‘County lines’ is the police term used to describe gangs supplying drugs to suburban areas, market and coastal towns across the UK using dedicated mobile phone lines.
These organised crime networks exploit children and young people to store, move, sell and deliver their drugs, often making them travel across counties.
They use children because they are cheaper, more easily controlled and less likely to be picked up by the police.
No one really knows how many young people across the country are being forced to take part, but The Children’s Commissioner estimates there are at least 46,000 children in England who are involved in gang activity.
Vulnerable children and young people, for example those who are homeless or living in care, have special educational needs or mental health problem, are targeted by gangs and are recruited, often via social media. Gangs also looks for children with emotional vulnerability, such as those experiencing problems at home, absent or busy parents or bereavement, and then seek and fill that emotional gap and become ‘their family’, then take advantage of them.
These children and young people are groomed, threatened or tricked into trafficking drugs for gangs who often use intimidation and violence, or threaten the young person’s family. They might also offer something in return for the young person’s cooperation, for example money, food, alcohol, clothes and jewellery, or improved status, but these gifts will usually be manipulated so that the child feels they are in debt to their exploiter and have no choice but to do what they want.
What are the signs that a child or young person is involved in county lines?
- leaving home without explanation
- returning home unusually late or staying out all night
- coming home looking particularly dishevelled
- unexplained injuries or suspicion of physical assault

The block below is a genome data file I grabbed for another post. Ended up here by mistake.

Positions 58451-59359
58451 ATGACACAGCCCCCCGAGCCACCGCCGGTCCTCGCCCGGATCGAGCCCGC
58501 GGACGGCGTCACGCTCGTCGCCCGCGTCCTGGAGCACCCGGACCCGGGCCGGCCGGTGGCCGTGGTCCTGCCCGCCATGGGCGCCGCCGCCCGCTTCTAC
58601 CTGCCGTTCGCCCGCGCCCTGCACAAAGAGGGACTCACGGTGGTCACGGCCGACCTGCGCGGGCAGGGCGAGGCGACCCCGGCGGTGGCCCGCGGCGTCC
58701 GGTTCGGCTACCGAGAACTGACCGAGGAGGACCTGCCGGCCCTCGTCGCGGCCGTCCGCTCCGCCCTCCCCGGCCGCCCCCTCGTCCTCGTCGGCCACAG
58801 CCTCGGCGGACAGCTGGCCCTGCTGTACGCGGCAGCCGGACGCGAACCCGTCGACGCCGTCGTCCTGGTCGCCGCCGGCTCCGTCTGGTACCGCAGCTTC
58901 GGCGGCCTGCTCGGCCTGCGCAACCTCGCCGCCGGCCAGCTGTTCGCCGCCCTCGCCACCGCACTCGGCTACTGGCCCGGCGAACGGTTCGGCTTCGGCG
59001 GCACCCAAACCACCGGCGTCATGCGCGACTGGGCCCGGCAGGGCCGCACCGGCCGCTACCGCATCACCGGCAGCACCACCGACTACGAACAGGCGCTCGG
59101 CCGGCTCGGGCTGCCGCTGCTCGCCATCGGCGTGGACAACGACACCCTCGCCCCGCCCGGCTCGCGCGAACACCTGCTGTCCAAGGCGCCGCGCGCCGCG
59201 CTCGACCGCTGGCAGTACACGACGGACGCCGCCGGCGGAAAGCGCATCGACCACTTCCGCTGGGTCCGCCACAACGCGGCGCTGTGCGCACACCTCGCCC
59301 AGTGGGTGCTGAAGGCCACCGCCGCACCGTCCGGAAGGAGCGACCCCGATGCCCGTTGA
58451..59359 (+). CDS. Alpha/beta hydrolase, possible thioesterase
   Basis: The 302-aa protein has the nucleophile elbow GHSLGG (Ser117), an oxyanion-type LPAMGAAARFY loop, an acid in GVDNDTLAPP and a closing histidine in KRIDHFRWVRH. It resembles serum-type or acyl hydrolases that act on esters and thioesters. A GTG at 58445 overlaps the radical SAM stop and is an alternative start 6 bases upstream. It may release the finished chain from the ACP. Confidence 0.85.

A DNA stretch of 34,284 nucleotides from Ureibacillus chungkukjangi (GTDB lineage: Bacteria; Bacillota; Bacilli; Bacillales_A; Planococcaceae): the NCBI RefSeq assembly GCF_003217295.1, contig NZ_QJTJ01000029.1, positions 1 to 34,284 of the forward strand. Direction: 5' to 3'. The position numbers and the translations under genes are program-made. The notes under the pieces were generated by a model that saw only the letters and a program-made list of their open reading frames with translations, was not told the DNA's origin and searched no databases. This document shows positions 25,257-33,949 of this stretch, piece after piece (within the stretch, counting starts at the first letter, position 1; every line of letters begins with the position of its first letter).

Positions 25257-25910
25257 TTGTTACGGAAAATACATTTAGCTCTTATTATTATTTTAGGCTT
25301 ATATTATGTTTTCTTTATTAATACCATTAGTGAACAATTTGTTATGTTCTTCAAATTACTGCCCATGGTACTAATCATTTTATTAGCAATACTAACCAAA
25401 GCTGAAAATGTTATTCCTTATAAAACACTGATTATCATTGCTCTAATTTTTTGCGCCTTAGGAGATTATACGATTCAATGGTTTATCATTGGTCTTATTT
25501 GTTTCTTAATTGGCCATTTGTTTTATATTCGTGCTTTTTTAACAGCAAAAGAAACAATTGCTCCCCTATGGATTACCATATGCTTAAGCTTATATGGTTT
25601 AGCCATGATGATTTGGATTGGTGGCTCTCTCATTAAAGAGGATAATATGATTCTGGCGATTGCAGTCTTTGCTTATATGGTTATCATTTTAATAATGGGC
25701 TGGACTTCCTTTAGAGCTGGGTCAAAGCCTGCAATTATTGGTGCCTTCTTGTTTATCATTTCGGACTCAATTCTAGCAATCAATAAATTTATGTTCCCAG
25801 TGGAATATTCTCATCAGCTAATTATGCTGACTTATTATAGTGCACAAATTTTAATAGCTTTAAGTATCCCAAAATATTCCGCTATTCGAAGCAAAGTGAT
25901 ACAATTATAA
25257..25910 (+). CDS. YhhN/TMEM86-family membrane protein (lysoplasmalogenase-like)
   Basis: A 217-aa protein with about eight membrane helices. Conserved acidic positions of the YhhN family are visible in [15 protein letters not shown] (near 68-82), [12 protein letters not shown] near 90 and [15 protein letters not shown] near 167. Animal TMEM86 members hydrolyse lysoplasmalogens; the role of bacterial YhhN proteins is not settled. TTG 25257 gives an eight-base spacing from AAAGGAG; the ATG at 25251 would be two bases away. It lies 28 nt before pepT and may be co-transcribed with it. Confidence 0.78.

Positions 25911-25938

- persistently going missing or being found in areas away from home
- being secretive about who they are talking to and where they are going
- meeting with unfamiliar people or associating with a gang
- becoming isolated from peers and friends
- having a friendship or relationship with someone who appears older or controlling
- unexplained absences from school, college, training or work
- loss of interest in school, college or work and decline in performance
- sudden changes in lifestyle
- significant changes in emotional wellbeing
- increasingly disruptive or aggressive and violent behaviour
- using sexual, gang, drug-related or violent language you wouldn’t expect them to know
- starting or increasing drug use, or being found to have large amounts of drugs on them
- unexplained money, phone(s), clothes or jewellery
- having hotel cards or keys to unknown places
- using more than one phone
- receiving an excessive amount of texts or phone calls
- carrying a weapon
This is not an exhaustive list. The indicators for exploitation can sometimes be mistaken for ‘normal adolescent behaviours’ and the warning signs presented by children and young people who are being exploited will present differently for each individual.
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